The word rolls around on the tongue like a marble, cool and smooth. I’ve always loved the sound of “monsoon” so am happy to arrive in Kolkata during monsoon season. And the rain has been coming down off and on since the plane landed. While I’m happily soaking in the humidity and dampness, the city isn’t handling the heavy rains as well. Roads are closed due to floods and some areas of the city are inaccessible. As always, it’s the poorest residents who are hit the hardest, the thousands of people living under newspapers and in tin shacks. In the morning I pass entire families sleeping on the seats of rickshaws or the doorways of buildings.
I’m staying at the Ramakrishna Institute of Culture in the Golpark section of Kolkata. It’s a huge place with green, manicured lawns. At first I thought it was a former British embassy of sorts, but the website says it was inaugurated in 1961. According to Swami Vivekananda the philosophy of Ramakrishna Institute is “We reject none, neither theist, nor pantheist, monist, polytheist, agnostic, nor atheist; the only condition of being a disciple is modeling a character at once the broadest and most intense. Nor do we insist upon particular codes of morality as to conduct or character, or eating and drinking, except so far as it injures others. Whatever retards the onward progress or helps the downward fall is vice; whatever helps in coming up and becoming harmonized is virtue.”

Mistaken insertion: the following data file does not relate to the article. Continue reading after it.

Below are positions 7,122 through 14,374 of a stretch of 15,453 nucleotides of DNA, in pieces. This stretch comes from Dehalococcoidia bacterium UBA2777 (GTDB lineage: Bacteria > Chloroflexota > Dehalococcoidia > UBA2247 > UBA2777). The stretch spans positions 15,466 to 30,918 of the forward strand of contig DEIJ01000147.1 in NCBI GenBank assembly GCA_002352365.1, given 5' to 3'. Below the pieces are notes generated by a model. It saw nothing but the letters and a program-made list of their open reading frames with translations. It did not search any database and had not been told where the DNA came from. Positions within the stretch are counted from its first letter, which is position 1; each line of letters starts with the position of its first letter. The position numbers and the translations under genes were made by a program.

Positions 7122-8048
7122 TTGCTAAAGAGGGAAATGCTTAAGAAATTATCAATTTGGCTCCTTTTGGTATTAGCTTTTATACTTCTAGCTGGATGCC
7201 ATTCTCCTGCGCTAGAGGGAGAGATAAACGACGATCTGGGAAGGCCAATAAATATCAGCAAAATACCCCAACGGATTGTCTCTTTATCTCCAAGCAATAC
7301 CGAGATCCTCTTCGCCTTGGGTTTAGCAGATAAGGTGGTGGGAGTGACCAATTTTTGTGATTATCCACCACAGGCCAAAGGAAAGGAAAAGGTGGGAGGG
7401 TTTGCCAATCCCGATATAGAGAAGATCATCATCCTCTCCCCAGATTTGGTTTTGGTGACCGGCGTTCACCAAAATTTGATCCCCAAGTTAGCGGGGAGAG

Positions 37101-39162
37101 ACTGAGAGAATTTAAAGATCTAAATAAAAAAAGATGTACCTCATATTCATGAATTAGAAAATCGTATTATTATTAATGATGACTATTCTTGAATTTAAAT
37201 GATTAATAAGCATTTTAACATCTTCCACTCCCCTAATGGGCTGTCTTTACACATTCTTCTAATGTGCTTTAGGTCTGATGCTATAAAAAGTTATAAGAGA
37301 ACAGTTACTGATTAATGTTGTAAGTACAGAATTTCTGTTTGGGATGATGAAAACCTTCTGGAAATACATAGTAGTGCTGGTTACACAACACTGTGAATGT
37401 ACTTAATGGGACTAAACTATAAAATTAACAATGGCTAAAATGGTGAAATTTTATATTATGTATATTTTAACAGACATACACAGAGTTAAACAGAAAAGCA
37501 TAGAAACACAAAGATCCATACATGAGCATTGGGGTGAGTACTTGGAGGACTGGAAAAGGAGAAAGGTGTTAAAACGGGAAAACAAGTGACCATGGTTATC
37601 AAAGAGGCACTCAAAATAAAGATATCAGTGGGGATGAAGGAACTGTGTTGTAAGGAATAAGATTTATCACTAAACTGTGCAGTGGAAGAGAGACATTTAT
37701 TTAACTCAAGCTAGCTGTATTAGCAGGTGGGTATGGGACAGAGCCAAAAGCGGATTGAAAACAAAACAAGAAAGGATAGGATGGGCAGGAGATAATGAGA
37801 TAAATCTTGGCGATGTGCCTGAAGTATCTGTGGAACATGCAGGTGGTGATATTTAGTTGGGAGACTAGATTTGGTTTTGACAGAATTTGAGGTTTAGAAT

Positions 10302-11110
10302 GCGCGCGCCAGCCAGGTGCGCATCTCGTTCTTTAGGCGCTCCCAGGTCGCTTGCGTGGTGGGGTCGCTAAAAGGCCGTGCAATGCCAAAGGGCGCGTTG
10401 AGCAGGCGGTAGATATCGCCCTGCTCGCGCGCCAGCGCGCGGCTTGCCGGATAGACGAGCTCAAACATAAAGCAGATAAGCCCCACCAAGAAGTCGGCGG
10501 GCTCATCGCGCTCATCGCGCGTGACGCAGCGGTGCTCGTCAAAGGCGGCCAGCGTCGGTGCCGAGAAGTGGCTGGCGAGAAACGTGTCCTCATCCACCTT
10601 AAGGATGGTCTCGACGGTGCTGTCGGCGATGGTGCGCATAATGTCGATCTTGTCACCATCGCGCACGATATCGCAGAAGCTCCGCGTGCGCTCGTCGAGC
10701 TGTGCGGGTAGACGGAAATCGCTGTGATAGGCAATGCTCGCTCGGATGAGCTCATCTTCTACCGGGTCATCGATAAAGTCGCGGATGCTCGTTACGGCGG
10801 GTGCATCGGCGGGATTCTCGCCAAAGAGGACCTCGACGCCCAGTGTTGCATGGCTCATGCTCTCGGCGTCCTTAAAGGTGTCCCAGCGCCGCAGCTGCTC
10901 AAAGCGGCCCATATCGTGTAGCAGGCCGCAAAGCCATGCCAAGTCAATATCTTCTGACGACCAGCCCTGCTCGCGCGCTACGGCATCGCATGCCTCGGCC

I always discover new places by walking and today I put in miles. I woke up this morning to the sound of horns and a quacking duck outside my door. How quickly the place begins to feel familiar and how quickly my Asia survival skills kick in. First rule of traffic–ignore walk signals. Instead find a corner where others are crossing, preferably a whole group, and squeeze in the middle. Step off the curb when they do. Weave in and out of the honking cars. Don’t look up. Ignore shouts. Ignore screeching tires. Trust you’ll reach the curb.
Outside the rains have started up again. The street is a sea of umbrellas and the neighborhood cloaked in gray mist.